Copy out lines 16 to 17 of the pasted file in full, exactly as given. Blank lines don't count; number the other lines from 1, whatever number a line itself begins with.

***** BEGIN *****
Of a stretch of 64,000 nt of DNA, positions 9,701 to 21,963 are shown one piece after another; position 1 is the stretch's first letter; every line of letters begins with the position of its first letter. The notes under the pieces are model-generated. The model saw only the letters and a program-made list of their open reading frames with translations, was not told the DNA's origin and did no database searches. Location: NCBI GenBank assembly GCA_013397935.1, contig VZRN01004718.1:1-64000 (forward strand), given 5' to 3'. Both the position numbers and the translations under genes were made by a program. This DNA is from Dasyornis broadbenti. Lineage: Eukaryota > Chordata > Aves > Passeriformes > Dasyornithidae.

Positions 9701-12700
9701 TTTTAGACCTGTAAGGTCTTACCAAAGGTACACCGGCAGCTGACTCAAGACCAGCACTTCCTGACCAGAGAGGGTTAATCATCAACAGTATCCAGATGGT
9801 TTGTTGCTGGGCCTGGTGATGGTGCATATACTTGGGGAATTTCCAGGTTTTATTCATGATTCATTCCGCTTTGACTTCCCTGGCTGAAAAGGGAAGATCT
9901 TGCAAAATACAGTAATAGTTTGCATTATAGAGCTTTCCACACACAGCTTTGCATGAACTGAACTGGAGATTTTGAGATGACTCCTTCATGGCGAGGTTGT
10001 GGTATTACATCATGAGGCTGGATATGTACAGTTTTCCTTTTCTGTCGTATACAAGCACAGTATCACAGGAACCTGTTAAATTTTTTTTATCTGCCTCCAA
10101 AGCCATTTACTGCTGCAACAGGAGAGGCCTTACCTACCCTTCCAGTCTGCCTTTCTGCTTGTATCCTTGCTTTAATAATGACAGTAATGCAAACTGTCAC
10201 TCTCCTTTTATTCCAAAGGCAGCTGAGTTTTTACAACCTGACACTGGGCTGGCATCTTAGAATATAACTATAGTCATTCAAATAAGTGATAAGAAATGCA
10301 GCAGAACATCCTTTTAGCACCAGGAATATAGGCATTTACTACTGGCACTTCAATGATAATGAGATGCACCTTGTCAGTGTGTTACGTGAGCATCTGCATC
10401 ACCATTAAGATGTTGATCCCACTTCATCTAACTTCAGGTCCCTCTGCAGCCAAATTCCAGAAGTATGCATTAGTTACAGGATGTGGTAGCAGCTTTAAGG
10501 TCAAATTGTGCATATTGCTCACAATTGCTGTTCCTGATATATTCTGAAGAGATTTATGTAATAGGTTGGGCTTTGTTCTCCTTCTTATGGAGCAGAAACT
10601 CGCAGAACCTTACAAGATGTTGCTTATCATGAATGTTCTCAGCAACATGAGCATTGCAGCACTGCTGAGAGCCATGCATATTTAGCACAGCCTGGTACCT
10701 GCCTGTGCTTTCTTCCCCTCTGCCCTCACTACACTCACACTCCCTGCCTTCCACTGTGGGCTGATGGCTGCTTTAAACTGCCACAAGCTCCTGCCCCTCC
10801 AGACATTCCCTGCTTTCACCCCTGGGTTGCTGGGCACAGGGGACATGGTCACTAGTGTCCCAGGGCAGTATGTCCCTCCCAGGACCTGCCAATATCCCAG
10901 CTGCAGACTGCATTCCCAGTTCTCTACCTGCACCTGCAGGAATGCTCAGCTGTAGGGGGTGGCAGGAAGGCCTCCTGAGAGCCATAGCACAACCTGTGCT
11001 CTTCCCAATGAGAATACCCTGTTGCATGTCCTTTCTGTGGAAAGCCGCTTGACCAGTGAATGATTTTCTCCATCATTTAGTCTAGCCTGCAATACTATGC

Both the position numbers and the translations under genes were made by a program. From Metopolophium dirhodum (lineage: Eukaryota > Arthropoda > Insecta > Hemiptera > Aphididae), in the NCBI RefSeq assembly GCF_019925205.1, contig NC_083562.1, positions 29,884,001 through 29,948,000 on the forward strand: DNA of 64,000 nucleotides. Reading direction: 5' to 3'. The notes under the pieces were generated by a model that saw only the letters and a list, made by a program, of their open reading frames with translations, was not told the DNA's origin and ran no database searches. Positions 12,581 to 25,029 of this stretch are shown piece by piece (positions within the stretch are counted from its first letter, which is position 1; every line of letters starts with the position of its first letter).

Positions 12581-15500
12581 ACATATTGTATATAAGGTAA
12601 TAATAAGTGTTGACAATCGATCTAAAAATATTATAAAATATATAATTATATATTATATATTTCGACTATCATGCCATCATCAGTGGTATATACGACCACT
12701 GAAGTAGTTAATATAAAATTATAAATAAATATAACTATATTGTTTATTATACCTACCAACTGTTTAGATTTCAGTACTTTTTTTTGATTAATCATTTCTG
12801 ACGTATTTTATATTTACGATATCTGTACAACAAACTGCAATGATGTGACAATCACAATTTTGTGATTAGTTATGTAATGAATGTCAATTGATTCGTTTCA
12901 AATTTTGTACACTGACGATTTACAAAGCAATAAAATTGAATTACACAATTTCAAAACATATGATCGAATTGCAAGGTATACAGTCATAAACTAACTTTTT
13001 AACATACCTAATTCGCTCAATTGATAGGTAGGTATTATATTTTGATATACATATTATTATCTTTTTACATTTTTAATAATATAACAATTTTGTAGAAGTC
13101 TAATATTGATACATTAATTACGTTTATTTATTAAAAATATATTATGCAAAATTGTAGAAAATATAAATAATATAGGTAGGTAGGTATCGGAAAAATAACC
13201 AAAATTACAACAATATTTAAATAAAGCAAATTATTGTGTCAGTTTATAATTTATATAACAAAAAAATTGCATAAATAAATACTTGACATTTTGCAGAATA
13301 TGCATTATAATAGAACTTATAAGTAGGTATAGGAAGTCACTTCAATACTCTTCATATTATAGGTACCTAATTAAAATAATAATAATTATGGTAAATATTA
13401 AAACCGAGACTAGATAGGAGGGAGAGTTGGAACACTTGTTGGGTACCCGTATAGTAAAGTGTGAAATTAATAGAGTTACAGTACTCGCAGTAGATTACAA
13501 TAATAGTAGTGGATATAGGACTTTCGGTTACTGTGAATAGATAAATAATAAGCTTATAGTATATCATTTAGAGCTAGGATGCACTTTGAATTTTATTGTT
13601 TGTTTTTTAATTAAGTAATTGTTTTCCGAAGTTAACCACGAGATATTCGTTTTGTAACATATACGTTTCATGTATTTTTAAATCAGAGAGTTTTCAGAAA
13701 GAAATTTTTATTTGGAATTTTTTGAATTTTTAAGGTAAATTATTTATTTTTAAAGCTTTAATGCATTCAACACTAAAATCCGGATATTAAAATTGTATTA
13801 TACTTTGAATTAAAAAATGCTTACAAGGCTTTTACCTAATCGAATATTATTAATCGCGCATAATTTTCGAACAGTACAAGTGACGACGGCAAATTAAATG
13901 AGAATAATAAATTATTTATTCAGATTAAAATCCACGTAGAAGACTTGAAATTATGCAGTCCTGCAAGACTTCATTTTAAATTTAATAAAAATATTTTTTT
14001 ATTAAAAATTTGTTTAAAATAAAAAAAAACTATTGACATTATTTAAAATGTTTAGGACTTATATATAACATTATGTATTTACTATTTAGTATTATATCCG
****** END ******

11001 CTTCCCAATGAGAATACCCTGTTGCATGTCCTTTCTGTGGAAAGCCGCTTGACCAGTGAATGATTTTCTCCATCATTTAGTCTAGCCTGCAATACTATGC

Both the position numbers and the translations under genes were made by a program. From Metopolophium dirhodum (lineage: Eukaryota > Arthropoda > Insecta > Hemiptera > Aphididae), in the NCBI RefSeq assembly GCF_019925205.1, contig NC_083562.1, positions 29,884,001 through 29,948,000 on the forward strand: DNA of 64,000 nucleotides. Reading direction: 5' to 3'. The notes under the pieces were generated by a model that saw only the letters and a list, made by a program, of their open reading frames with translations, was not told the DNA's origin and ran no database searches. Positions 12,581 to 25,029 of this stretch are shown piece by piece (positions within the stretch are counted from its first letter, which is position 1; every line of letters starts with the position of its first letter).